Shine A Light

Rethinking asylum

As the Coalition government considers how the UK treats those who seek sanctuary within its borders, Colin Firth argues that the system should be humane and civilised and that the question of asylum should be treated separately from the general question of immigration.

Colin Firth
15 July 2010

As the Coalition government reappraises how the UK treats those who seek sanctuary within its borders, we publish an article by actor Colin Firth based on his submission to the Home Office Review into Ending the Detention of Children for Immigration Purposes.

Last month, at a Citizens UK event in London, the new immigration minister Damian Green appeared to reject the views of extremist politicians, saying he believes many asylum seekers are genuine refugees deserving of our help, that CO. I hope these principles will inform his decisions during the current review into ending child detention for immigration purposes, and that we are moving towards a humane and evidence-based asylum system.

We have a long way to go.

While this review takes place attempts are being made to remove asylum seekers to war zones in Iraq, Afghanistan, Zimbabwe, the Democratic Republic of Congo and Somalia.

Most of these people will have been denied the opportunity to obtain the necessary proofs of their case. Their initial interviews — 17 pages in English — based on a series of questions eliciting the narrative in a non-consecutive way, may confuse the applicant. Interpretation is often inadequate. Dialects may differ. Several cases have been delayed because the individuals making the decision found the initial interviewer’s writing illegible. (One such example was reported to the Southampton MP Alan Whitehead).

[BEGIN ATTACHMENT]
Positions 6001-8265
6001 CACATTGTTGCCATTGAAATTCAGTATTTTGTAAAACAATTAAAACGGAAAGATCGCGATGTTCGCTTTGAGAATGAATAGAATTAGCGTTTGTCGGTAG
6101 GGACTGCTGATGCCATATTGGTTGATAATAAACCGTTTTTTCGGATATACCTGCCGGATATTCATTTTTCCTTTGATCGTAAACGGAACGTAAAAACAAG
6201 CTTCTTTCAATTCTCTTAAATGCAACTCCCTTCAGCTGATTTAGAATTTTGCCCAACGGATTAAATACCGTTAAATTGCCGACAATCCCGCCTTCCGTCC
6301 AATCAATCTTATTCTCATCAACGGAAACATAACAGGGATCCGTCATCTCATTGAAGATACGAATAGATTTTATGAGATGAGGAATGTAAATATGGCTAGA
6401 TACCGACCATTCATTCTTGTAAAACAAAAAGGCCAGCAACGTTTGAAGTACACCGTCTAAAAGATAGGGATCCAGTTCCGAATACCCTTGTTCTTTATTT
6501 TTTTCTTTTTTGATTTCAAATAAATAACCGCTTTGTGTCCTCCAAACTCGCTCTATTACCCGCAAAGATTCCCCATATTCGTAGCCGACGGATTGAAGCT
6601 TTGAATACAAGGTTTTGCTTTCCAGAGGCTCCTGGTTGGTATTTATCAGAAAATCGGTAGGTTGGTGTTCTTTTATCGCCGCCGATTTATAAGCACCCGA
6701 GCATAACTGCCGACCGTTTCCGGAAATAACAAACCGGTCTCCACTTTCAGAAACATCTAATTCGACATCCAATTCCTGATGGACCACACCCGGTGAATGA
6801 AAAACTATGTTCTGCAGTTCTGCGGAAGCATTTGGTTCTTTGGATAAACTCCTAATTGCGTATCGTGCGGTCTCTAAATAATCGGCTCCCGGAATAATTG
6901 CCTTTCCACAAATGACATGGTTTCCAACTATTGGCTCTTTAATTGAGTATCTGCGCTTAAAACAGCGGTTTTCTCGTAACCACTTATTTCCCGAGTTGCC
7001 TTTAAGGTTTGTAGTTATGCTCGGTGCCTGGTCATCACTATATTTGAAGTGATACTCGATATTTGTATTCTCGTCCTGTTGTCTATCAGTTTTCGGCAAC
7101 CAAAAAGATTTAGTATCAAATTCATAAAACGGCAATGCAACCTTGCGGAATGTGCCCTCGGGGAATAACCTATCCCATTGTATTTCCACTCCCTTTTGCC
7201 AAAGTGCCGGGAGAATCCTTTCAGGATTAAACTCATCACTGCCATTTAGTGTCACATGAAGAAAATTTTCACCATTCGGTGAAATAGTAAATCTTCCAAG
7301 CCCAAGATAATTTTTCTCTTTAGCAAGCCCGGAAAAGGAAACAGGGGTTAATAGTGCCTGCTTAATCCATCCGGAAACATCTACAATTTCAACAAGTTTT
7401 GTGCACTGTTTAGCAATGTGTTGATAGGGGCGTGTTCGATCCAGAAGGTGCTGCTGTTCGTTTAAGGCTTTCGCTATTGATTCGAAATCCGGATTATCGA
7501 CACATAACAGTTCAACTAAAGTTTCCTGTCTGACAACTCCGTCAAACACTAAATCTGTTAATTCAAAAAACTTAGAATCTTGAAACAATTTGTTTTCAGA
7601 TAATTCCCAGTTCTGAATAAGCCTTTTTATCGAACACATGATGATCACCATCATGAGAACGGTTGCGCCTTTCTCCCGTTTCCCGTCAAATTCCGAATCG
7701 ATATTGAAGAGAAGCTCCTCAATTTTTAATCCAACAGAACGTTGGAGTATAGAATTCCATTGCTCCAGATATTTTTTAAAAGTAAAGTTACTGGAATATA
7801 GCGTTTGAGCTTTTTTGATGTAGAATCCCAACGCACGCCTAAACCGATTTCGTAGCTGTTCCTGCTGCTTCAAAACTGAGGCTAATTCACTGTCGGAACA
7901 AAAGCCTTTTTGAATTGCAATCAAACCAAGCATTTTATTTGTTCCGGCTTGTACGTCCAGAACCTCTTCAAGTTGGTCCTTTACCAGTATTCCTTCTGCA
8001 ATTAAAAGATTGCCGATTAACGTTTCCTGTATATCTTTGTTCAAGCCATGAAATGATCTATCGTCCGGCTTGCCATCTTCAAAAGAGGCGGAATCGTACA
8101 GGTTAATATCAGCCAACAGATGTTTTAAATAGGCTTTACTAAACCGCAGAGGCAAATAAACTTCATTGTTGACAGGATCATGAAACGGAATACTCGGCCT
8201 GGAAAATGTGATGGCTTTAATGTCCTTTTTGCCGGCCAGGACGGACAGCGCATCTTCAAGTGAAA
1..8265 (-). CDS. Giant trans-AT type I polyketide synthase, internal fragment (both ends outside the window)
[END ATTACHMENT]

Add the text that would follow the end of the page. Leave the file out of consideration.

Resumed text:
The previous government cut legal aid provision to 5 hours:  lawyers insist that cases require at least 18 hours to process. In hearings the presumption is often made that the person(s) concerned are lying. Attempts are made to trip them up by reference to the first interview, when they were bewildered and frightened.

Many women seeking asylum have been raped. Despite strong evidence that women do not disclose sexual violence to a male stranger, especially in front of male relatives, this is frequently the situation they find themselves in at their initial asylum interview. When, later, they disclose rape and sexual violence, they are disbelieved.  

Adjudicators rarely treat the appellant with respect. Decisions are made by people who may lack understanding of in-country conditions, under pressure to achieve targets that the UKBA’s own inspector calls ‘unachievable’.